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PM opens IIT global meet

Several myths about students passing out of the IITs’ including their contribution to brain-drain stand demolished, as the Prime Minister, Dr Manmohan Singh inaugurated the 6th ‘PAN IIT Global Conference’ in Chennai, reports MR Venkatesh.

business Updated: Dec 19, 2008 18:45 IST
MR Venkatesh
MR Venkatesh
Hindustan Times

Several myths about students passing out of the Indian Institutes of Technology (IITs’) including their contribution to brain-drain stand demolished, as the Prime Minister, Dr Manmohan Singh inaugurated the 6th ‘PAN IIT Global Conference’ in Chennai.

An overall 63 per cent of the IITians “are in India”, giving a lie to the widely held view that “a majority of them go overseas and do not come back,” says a report titled “IIT Alumni Impact Study- 2008”, Dr. Singh released simultaneously at the IIT-Madras, soon after he opened the Nation’s crème-de-la-crème IIT alumni meet via video conference from New Delhi.

This unique study done for the first time takes stock of the contributions made by IIT Alumni over the last 50 plus years, across professions and geographies, and seeks to create a “fact base” for mobilizing the IITs’ and their students to enable Government of India make pro-active policies in various fields including education and rural development. The first batch of IIT students passed out of IIT-Kharagpur in 1955, it points out.

Though the number of IIT alumni going abroad has been on the increase and the “current geographical location” of 65 per cent of them is outside India with 35 per cent returning from abroad after some kind of experience either in education or work, the study says that for the overall period 1955 to the post-2001, a majority of them on an average (63 per cent) are very much within India and contributing to its growth in one way or the other.

For example, the study has found that for the post-2001 period alone, 30 per cent of the IIT alumni are abroad, while 70 per cent of them are in India . Significantly, since the first batch passed out from IIT-Kharagpur in 1955, the total IIT alumni population has now (2008) reached nearly 1.75 lakh, an amazing feat in India ’s quest for excellence in higher technical education.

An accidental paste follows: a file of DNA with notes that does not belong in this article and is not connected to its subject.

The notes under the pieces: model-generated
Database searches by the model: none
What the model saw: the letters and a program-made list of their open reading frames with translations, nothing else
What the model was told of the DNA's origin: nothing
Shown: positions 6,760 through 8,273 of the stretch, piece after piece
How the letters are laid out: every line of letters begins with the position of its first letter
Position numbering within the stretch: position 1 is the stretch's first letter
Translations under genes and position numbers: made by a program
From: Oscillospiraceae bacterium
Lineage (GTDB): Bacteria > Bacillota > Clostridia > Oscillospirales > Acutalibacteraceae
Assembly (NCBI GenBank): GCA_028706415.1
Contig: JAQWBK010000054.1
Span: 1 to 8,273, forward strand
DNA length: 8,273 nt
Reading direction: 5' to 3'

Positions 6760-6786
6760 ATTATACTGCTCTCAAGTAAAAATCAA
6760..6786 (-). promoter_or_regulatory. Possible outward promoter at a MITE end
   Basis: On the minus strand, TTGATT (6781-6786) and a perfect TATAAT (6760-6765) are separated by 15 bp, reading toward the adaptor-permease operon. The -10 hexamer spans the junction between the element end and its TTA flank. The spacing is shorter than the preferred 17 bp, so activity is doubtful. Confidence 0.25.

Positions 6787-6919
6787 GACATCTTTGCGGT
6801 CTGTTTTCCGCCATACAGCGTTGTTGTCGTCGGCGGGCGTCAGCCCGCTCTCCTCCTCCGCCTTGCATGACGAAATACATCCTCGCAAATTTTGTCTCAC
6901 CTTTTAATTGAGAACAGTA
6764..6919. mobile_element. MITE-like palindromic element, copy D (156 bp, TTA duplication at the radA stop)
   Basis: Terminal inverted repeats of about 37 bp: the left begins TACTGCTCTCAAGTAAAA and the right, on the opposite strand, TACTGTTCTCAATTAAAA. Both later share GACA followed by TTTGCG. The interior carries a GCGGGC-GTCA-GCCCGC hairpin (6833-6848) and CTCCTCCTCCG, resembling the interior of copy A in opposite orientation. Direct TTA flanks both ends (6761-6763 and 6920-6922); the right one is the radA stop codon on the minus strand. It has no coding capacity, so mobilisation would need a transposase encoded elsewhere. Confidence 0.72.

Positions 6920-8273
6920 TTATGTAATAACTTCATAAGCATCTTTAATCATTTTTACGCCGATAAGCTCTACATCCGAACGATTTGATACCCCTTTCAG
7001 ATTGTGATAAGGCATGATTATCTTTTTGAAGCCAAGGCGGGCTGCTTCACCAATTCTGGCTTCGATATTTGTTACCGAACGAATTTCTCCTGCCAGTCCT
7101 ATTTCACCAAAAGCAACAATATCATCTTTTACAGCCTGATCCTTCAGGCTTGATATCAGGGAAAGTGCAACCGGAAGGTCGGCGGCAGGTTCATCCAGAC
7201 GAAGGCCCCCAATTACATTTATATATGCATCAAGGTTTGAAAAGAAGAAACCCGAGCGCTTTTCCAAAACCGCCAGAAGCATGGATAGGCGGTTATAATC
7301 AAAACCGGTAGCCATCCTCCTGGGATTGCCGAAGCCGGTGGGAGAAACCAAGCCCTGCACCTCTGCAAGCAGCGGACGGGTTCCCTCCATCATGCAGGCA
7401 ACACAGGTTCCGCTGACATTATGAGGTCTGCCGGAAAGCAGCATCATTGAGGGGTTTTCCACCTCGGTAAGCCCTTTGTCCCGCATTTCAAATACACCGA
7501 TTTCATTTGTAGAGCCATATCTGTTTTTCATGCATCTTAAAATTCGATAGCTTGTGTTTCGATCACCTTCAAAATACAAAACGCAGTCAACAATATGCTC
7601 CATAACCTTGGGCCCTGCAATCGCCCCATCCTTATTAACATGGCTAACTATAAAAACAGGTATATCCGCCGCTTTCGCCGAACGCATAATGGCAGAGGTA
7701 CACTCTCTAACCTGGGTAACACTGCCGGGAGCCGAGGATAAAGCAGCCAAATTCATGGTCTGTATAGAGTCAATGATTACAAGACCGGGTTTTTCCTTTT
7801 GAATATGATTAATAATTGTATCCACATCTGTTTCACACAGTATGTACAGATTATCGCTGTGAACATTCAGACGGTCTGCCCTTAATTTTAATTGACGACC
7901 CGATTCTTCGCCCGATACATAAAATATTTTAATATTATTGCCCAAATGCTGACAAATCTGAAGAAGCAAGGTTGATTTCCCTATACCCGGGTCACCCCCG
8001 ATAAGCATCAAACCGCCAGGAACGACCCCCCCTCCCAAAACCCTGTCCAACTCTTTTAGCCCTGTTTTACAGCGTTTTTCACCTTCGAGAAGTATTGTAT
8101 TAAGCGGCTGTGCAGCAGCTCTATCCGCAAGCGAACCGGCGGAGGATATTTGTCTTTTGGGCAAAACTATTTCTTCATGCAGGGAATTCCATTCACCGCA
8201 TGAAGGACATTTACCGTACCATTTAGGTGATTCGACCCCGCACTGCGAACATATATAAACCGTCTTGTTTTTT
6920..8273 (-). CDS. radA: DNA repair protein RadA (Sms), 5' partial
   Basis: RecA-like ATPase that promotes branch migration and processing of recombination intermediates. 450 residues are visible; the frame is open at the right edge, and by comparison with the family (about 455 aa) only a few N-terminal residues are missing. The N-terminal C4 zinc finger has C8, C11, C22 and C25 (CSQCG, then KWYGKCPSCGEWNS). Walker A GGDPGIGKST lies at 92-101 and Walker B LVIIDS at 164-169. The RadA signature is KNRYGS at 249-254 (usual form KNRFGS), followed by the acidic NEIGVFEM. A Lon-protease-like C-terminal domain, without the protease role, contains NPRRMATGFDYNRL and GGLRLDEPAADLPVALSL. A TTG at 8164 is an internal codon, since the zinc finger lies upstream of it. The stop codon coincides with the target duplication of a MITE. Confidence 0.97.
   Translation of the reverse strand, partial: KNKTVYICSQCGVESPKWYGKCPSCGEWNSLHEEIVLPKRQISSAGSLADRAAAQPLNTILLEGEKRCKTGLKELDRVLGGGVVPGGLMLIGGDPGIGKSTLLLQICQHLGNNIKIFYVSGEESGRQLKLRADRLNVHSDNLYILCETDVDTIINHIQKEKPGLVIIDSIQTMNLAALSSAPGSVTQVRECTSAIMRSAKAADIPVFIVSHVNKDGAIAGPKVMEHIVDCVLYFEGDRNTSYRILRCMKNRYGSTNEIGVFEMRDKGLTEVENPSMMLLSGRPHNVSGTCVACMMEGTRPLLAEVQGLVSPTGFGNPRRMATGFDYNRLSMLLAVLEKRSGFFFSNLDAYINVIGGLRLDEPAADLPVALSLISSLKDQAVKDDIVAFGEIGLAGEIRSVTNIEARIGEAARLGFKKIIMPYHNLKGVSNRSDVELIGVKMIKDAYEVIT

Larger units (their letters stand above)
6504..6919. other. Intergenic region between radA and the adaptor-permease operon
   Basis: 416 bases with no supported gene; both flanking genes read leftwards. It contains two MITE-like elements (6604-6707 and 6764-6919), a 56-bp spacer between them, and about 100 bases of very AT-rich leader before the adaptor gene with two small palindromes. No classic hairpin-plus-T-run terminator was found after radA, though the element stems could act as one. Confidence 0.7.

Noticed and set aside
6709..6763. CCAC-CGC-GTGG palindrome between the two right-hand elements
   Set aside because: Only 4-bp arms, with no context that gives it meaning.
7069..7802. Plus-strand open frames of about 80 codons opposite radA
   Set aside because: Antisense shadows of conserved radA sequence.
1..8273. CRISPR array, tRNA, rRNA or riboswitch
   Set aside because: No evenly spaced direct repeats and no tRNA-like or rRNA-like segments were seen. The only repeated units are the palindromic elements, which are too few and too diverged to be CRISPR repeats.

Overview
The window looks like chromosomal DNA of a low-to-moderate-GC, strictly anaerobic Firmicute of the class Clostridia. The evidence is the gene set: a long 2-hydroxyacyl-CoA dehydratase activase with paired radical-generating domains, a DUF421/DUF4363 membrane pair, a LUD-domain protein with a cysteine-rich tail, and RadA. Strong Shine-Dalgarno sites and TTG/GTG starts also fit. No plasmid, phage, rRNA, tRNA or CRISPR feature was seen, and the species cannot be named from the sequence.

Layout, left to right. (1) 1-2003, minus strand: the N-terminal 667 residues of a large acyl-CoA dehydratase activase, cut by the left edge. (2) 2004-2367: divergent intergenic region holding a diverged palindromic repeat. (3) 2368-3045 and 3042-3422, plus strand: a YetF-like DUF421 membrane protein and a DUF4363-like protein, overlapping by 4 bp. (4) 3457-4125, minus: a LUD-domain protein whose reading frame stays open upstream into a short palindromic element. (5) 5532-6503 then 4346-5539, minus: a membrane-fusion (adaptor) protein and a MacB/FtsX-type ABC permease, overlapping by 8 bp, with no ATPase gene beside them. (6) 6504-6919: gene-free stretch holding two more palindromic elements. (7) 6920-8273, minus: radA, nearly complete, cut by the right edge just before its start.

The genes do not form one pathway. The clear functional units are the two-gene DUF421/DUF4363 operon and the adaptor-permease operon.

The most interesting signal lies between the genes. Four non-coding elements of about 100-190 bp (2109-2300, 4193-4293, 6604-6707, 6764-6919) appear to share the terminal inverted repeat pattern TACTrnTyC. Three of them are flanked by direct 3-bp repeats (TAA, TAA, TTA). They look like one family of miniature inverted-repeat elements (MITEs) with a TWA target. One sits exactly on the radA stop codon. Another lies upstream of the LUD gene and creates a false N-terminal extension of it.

Interestingly, the IITs’ are increasingly attracting a higher number of people from the lower economic backgrounds and the smaller cities of India , from over 10 per cent to 15 per cent of their total intake in the post-1976 years, says the report. The percentage of students from the ‘middle economic group’ has steadily been on the rise (nearly 55 per cent in the post-2001 years), while the students from ‘upper economic group’ has sharply dropped from about 38 per cent in 1976 to barely 20 per cent in the post-2001 era.

Other key findings of the study include: 67 per cent of alumni pursue subsequent degrees post-IIT, an increasing number are selecting “services” as their first role post-IIT rather than entrepreneurship and venture capital, 40 per cent of alumni who choose research and education as their first job post-IIT stay in that role, and more than one-third who choose Engineering remain in that role. The current IIT alumni “average annual revenue or in positions responsible for budgets” is about US dollars 1.1 trillion (2007-08).

The investigative study also found that popular views like IIT alumni need to get an MBA/subsequent degree to be successful, that most IITians leave engineering for other professions and that they do not tend to be good leaders in research, have not been substantiated by any empirical evidence. But there is substance to one view that among the IIT alumni, “there has been shift from conventional manufacturing to software,” the study adds.

Earlier inaugurating the conference, being attended by about 3000 IIT alumni, Dr Manmohan Singh said that the figures of the IIT-JEE results show that for every student who got an opportunity to study in the IITs’, there were at least 3 to 4 others equally bright students denied an opportunity due to “intake capacity constraints”.

Terming this as “highly regrettable”, Dr.Singh said that such talent must not go unutilized if India “is to become a global leader in science and technology as well as an economic superpower.” Hence, the Centre decided to create eight new IITs’ in the 11th Five Year Plan, he said. Six of them have been started in the current academic year through temporary campuses.

Apart from these 8 new IITs’, “we are in the process of setting up 30 new Central Universities, 7 new IIMs’, 10 new National Institutes of Technology, 20 new Indian Institutes of Information Technology, 5 new Indian Institutes of Science Education, 2 new schools of Planning and Architecture, 373 new Colleges in districts with low enrolment and 1000 new Polytechnics,” Dr. Singh told the large gathering.

Hoping that the ‘PAN IIT movement’ still in its infancy would grow stronger in the coming years and “give back handsomely to the society that nurtured it,” Dr Singh urged the IIT fraternity to strengthen their faculty and research capabilities. The contribution of private engineering colleges in making the ‘IT revolution’ in the first decade of the 21st century also need to be recognized, he emphasized.